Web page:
1136.0 - Directory of Education and Training Statistics, 2007  
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Contents >> Statistical Collections >> Social >> General Social Survey

General Social Survey


Family and Community Statistics Section
Australian Bureau of Statistics, Canberra
Telephone (02) 6252 6316


The 2006 General Social Survey, conducted between March and July 2006, brings together a wide range of information about the personal and household characteristics for people aged 18 years or over. This enables analysis of the interrelationships in social circumstances and outcomes, including the exploration of multiple advantage and disadvantage experienced by that individual. The focus is on the relationships between characteristics from different areas, rather than in depth information about a particular field.

Topics include health, housing, education, work, income, financial stress, broad assets and liabilities, information technology, transport, social capital, voluntary work, family and community, recreation and leisure, and crime. Provides an overview through summary tables for different population groups and selected themes. More detailed cross classified tables also cover selected themes.


The GSS was conducted in both urban and rural areas in all states and territories, except for very remote parts of Australia. Only persons aged 18 years and over were included in the survey.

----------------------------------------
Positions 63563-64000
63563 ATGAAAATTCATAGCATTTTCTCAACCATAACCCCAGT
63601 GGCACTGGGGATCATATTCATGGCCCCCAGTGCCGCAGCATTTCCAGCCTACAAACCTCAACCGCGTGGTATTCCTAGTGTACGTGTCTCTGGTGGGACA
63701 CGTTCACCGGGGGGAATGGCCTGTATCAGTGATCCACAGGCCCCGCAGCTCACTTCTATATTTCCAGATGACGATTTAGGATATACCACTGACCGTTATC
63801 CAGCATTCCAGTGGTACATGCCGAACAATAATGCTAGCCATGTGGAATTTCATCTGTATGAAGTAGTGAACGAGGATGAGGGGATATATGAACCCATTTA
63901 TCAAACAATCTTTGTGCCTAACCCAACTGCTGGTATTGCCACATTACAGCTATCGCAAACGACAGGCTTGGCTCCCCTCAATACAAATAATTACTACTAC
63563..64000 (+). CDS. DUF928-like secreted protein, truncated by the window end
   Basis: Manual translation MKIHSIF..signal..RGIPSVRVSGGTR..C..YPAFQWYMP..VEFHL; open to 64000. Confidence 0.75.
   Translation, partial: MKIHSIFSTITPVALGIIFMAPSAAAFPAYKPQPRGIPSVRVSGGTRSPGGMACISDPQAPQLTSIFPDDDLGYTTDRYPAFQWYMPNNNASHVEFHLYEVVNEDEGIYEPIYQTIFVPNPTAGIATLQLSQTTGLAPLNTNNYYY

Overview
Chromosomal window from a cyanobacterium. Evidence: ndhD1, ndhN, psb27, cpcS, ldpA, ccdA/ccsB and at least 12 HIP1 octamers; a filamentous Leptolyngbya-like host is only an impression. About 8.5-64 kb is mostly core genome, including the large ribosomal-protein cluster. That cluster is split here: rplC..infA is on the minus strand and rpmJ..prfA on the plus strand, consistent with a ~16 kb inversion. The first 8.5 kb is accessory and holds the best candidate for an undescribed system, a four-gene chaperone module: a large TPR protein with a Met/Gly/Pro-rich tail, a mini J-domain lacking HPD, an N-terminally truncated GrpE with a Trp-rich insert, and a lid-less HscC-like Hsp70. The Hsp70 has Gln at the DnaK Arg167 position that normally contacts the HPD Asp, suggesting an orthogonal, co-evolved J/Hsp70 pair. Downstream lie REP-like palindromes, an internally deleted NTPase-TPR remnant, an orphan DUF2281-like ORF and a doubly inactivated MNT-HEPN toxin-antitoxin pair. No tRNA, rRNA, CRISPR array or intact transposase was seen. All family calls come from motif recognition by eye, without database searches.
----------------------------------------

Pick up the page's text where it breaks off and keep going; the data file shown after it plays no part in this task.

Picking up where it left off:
Only people who were usual residents of private dwellings in Australia were covered by the survey. Private dwellings are houses, flats, home units and any other structures used as private places of residence at the time of the survey. People usually resident in non-private dwellings such as hotels, motels, hostels, hospitals and short-stay caravan parks were not included in the survey. Usual residents are those who usually live in a particular dwelling and regard it as their own or main home. Visitors to private dwellings are not included in the interview for that dwelling. However, if they are a usual resident of another dwelling that is in the scope of the survey they have a chance of being selected in the survey or, if not selected, they will be represented by similar persons who are selected in the survey. At 30 June 2006, there were 376,000 people aged 18 years and over living in non-private dwellings throughout Australia. The exclusion of these people (2% of the population) is unlikely to impact on the estimates included in this publication.

The following non-residents were excluded from resident population estimates used to benchmark the survey results, and were not interviewed:

  • diplomatic personnel of overseas governments
  • members of non-Australian defence forces (and their dependants) stationed in Australia
  • persons whose usual place of residence was outside Australia.

Reference Period

March to July 2006

Frequency of Collection

It is planned to repeat the survey at regular intervals (currently four-yearly).

Method of Collection

ABS interviewers conducted personal interviews at selected dwellings during the period March to July 2006. Interviews were conducted using a Computer Assisted Interviewing (CAI) questionnaire. CAI involves the use of a notebook computer to record, store, manipulate and transmit the data collected during interviews.